Rachmaninoff and the Muppets
When I was a kid, Sundays were sacred, and not for the reasons you may think. The subject of my church attendance will have to wait for another day. The much-anticipated highlight of Sundays was to tune into CBC Television for The Muppet Show. Of course, we all remember Kermit, Miss Piggy and even the Swedish Chef. But what about poor old Statler and Waldorf? Those two cantankerous old hecklers have been unfairly neglected, in my humble opinion. In today's world of internet comment-section experts, they serve to remind us of the wisdom in the old saying, "Everybody's a critic."
Of course, Miss Piggy's career was not significantly damaged by Statler and Waldorf. Some of her artistic forbears, however, faced sharper-tongued opponents. As just one example, when Walt Whitman published his magnum opus, Leaves of Grass, one critic said, "It is no discredit to Walt Whitman that he wrote Leaves of Grass, only that he did not burn it afterwards." Another added, "Whitman is as unacquainted with art as a hog is with mathematics." Ouch.
These criticisms obviously haven't withstood the test of time. The real test though is in how well creators have taken the slagging in their stride. Note the story of the great Russian composer and pianist, Sergei Rachmaninoff. When Rachmaninoff was still a fledgling composer, he worked tirelessly to produce his first symphony. The premiere was an unmitigated disaster. (There is some evidence to suggest the conductor of the performance was dead-drunk, but once again, the ample subject matter for terrible conductor behaviour will have to wait for another day.) The reigning St. Petersburg critic had a field day. He wrote: "If there were a conservatory in Hell, and if one of its talented students were to compose a symphony based on the story of the Ten Plagues of Egypt, and if he were to compose a symphony like Mr. Rachmaninoff's, then he would have fulfilled his task brilliantly and would delight the inhabitants of Hell."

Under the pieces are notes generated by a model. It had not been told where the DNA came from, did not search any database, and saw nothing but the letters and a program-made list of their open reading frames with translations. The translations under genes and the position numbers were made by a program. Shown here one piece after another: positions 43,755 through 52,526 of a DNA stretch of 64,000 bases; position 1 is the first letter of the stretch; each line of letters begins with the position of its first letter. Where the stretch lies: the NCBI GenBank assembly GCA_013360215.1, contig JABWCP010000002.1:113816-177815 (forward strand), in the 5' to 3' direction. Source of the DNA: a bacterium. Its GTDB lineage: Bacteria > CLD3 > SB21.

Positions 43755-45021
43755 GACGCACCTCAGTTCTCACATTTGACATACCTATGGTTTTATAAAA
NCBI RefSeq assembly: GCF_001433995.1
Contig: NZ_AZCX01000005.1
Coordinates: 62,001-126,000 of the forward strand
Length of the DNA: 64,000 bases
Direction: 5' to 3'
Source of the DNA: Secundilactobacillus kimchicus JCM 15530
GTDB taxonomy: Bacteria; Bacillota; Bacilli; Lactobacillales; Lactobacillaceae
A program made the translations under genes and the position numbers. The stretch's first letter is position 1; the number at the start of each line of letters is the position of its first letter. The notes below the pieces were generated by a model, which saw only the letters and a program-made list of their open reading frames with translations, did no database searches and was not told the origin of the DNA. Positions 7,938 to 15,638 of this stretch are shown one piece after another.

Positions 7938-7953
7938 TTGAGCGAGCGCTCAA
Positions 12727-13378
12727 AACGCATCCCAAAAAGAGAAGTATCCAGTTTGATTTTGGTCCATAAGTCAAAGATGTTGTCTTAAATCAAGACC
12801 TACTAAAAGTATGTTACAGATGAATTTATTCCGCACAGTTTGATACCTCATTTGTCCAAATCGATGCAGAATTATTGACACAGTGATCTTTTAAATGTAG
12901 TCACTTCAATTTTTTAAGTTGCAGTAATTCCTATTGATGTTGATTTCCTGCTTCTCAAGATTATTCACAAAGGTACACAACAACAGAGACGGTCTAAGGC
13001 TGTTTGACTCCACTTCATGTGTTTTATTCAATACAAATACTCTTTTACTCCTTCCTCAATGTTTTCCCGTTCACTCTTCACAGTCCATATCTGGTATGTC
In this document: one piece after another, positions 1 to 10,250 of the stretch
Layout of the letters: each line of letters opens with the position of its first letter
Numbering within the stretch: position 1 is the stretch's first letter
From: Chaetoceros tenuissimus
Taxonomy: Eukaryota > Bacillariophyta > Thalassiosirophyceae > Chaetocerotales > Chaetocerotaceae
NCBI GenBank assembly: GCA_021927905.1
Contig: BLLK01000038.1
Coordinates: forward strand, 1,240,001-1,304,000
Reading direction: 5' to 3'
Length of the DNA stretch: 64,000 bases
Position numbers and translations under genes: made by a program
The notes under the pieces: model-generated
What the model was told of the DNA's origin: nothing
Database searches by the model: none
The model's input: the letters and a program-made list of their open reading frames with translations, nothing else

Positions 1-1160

The apparent complete failure of his First Symphony sent Rachmaninoff into a long and deep depression. He composed nothing for the next three years. At the urging of his friends and family, Rachmaninoff finally consented to start a course of hypnotherapy to help bring him out of the depths of despair. Progress was painful and slow, but what came out of this long artistic darkness was nothing short of miraculous. Nearly four years after the debacle of the symphony, Rachmaninoff premiered his Second Piano Concerto, one of his most enduringly appealing works. You'd have a hard time finding even the most curmudgeonly of critics today who wouldn't agree that it's a brilliant masterwork.
If there's a lesson to be found here, it may be that we shouldn't give any of our critics much more credence than we ever gave Statler and Waldorf. My parting thoughts about critics can be summed up in this gem by Christopher Hampton: "Asking a working writer what he thinks about critics is like asking a lamp post how it feels about dogs."